Bullied for her hair and skin colour, this model is now celebrated as a real-life Barbie

The Sudanese-Australian model, who goes by the name of Duckie even decided to stay away from the fashion industry and took a break of almost two years but when she decided to come back, she did it with a bang.

By: Lifestyle Desk | New Delhi | Updated: July 7, 2017 4:08 pm
The 21-year-old model who goes by the name of Duckie is finally embracing her inner voice and is in absolute love with her natural self. (Source: @duckieofficial/ Instagram)

Have you ever come across someone so beautiful that you think she’s a doll? Excluding babies, of course. Well, recently, people on Twitter were baffled by the beauty of a Sudanese-Australian model and many thought she was a Barbie! Nyadak Thot, who rose to fame on Australia’s Next Top Model when she was just 17, shared a photo of herself on Twitter and people went berserk, some even questioned if she was real.

With amazing poise and her Barbie-esque figure, you seriously can’t blame anyone. But there is more to her than her smooth skin and long silky black hair. The 21-year-old model who goes by the name of Duckie is a charming personality with a heartwarming smile. Today, a prominent name in the international fashion industry, her journey has not been a bed of roses.

After going through harrowing experiences of bullying and racial slurs, she finally opened up about her bad experiences. In a post on Instagram that went viral in December last year, she shared about her struggle and humiliation she had to face because of her natural hair and skin colour. She also highlighted how difficult it was to find skilled stylists who are familiar with her hair texture and type. During the photoshoot for a popular ad campaign, she was insulted by a former US Top Model contestant, Winnie Harlow who called her ‘cauliflower head’.

The frontrunner on the 2013 season of Australia’s Next Top Model was also humiliated during the show. “I was extremely upset and embarrassed that they ‘didn’t know how’ to cornrow my natural hair when at the end of the day that’s their job. I sat in front of the mirror silently crying before my shoot doing my own hair, cameras rolling while all the other girls had hair stylists,” Mashable reported.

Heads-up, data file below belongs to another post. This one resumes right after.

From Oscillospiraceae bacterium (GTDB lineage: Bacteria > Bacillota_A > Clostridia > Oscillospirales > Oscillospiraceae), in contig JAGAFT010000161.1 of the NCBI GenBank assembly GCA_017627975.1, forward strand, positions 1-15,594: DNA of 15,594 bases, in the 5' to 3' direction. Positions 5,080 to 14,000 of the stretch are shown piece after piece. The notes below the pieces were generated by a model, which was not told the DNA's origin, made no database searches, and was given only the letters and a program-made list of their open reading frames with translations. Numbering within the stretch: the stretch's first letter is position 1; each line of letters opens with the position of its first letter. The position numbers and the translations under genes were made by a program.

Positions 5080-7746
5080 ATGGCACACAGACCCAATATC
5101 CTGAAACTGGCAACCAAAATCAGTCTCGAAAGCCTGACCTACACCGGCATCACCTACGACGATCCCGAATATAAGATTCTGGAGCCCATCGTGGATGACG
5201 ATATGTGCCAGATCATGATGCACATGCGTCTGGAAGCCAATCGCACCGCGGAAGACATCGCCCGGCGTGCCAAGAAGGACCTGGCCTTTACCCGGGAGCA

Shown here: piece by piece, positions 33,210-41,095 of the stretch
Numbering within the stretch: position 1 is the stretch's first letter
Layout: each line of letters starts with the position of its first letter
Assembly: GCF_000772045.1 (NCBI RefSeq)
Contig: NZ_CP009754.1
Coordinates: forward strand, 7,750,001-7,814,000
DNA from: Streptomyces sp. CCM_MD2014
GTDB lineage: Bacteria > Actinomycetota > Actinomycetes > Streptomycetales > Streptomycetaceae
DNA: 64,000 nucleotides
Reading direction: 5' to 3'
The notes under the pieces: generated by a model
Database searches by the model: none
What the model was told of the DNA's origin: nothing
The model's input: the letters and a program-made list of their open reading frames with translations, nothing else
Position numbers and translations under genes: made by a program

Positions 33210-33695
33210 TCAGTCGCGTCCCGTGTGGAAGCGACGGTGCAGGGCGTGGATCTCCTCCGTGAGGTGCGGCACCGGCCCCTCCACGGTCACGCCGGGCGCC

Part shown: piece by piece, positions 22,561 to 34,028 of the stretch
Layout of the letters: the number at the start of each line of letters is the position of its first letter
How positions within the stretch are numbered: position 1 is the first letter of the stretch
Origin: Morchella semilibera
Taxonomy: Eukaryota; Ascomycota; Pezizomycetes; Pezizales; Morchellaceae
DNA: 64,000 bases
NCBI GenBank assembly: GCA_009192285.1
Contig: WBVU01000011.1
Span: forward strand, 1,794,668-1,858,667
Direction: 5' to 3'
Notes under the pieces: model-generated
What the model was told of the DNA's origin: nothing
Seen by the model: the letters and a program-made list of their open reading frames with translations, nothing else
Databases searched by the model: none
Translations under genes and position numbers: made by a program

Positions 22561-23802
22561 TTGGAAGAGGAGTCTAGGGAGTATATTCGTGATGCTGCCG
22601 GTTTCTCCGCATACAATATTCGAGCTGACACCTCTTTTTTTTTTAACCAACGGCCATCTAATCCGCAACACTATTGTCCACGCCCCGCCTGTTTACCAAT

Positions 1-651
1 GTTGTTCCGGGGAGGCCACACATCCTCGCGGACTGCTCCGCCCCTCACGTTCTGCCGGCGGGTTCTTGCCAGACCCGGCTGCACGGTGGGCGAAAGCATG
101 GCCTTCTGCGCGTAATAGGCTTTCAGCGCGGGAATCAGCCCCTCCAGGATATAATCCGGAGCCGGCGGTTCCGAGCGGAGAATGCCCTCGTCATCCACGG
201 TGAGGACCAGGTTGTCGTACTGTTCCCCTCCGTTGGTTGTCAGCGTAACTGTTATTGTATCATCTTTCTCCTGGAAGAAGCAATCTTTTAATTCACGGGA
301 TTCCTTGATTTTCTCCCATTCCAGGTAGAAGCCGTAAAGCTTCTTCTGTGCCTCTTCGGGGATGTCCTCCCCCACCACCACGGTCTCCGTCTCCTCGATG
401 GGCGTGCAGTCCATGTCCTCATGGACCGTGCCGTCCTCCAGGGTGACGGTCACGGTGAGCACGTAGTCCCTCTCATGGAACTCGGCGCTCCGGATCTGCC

ALSO READ | Queen of Dark: This 24-year-old South Sudanese model is as bold as she is beautiful

The model was so distraught with the experience that she even decided to stay away from the fashion industry. Duckie took a break for almost two years, but when she decided to come back, she did it with a bang. She is now finally embracing her inner voice and is in absolute love with her natural self.

ALSO READ | Bullied for her dark skin, this 19-yr-old Senegalese girl is now a much-loved model

These days she is a popular face on magazine covers, working with big make-up brands and an in-demand model for runway shows. Her journey is inspiring and even though she is enjoying her Barbie references, she is very rooted as a person. We say this because she responded to her latest tag with a photo of a dishevelled Barbie, with the caption: “I’m not perfect. Sometimes, a girl slips.”

Duckie is not the only black model to face problems in the modelling industry. From iconic Naomi Campbell to Jourdan Dunn, these supermodels have earlier shared their experiences and frustrations about stylists not knowing their job.

The model thinks Eurocentric standard of beauty may be the root of the problem. Well, it’s good to see the fashion industry becoming more inclusive.

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